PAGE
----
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Tight Security to Keep Your Information Safe

The purpose of our website is to give you a convenient way to interact with us whenever you want to. It is also important for those interactions to be private and secure. We have spent a considerable amount of time and effort making sure that this site, and the data you can access from it, are secure and that only you can look at your account information.

IDs and PINs - User Authentication
Before you could get into this site, you had to enter your Oxford ID number and a PIN. This process is how we authenticate who you are so that only you have access to your account information. Once you have authenticated, you have complete access to your account information - this is why it is important not to share your PIN with anyone. In addition, when someone actually requests account information, we verify that the information is coming from the correct account and not someone else's account. This ensures that no one but you can access your information.

Giving the right people the right information is only part of the security built into our site. How can you be sure no one reads your information as it travels between you and us? The only way to make messages on the Internet unreadable to unwanted snoopers is to encrypt the data. (Encryption is a way of scrambling digital data using a mathematical formula so complex that the only practical way to decode it is with a "key," an extremely large number, that is only known to the destination computers.) The messages between your computer and us are encrypted using a technique called Secure Socket Layer (SSL) encryption. Our encryption process is certified by an independent company, Verisign, who verifies that the software and policies we use are in fact secure.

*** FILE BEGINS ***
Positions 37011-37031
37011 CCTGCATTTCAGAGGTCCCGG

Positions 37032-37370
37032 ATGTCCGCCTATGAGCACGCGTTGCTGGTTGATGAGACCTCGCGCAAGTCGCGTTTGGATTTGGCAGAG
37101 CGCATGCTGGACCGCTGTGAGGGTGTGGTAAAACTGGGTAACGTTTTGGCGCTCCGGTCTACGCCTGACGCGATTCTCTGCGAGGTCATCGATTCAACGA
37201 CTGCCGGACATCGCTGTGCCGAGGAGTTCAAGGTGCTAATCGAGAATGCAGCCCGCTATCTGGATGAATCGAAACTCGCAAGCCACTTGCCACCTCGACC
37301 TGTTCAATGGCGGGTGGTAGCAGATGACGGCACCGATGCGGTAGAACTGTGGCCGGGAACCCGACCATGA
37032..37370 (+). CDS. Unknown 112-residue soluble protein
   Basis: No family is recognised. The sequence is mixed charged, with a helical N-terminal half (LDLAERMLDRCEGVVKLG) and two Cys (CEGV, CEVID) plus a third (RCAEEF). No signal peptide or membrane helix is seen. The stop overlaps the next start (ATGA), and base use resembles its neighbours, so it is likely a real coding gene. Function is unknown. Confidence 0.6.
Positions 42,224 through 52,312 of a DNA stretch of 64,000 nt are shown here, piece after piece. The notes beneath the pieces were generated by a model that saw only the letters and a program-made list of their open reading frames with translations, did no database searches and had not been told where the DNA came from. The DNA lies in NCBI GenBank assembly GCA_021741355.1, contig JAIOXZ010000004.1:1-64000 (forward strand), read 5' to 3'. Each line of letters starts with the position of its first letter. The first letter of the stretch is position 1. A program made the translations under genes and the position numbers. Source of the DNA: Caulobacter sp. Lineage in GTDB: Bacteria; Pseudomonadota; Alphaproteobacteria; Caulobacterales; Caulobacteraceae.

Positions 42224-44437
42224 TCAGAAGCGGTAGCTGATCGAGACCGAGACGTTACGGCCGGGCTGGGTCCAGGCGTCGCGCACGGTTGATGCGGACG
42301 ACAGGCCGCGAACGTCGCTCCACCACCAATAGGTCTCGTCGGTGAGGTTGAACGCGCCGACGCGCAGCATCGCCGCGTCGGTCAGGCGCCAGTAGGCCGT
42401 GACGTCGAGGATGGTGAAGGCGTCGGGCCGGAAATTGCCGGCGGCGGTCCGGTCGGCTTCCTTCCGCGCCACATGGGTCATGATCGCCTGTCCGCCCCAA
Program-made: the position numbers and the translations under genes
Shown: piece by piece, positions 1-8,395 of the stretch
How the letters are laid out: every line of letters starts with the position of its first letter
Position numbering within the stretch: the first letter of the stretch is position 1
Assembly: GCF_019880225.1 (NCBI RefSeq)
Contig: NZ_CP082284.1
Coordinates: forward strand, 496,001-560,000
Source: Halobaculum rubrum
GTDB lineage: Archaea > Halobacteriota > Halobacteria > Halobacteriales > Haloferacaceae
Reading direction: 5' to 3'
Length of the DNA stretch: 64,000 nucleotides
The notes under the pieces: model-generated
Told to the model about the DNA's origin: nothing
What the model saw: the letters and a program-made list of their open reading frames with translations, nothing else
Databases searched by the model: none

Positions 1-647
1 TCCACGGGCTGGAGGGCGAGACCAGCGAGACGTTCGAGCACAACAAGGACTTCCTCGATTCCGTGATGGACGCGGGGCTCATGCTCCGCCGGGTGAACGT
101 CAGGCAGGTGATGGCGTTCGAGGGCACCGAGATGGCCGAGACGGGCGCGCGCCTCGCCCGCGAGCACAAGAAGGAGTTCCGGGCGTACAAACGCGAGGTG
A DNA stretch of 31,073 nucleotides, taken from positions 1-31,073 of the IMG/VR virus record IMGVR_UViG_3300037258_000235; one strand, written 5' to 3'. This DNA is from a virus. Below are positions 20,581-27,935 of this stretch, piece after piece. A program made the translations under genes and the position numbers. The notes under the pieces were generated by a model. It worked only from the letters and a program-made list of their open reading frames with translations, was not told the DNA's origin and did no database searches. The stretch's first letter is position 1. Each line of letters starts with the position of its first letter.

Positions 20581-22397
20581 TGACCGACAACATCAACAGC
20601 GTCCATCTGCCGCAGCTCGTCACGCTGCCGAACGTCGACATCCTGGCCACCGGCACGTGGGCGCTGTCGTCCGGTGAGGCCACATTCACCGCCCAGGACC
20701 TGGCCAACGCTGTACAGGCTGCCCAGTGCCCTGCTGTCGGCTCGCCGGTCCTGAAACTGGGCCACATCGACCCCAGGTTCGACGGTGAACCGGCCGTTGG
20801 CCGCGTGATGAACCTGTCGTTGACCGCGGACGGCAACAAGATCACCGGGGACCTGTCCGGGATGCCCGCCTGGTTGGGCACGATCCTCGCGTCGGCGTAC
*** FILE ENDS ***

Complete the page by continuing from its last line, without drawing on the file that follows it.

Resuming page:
You can tell if a site is secure by looking at your Web browser. When you enter a secure site, many browsers will pop up a window alerting you to the fact that this is a secure site. In addition, Netscape users will see the broken key in the bottom left hand corner become a full key and turn blue. Internet Explorer users will see a lock appear in the bottom right hand corner of the browser.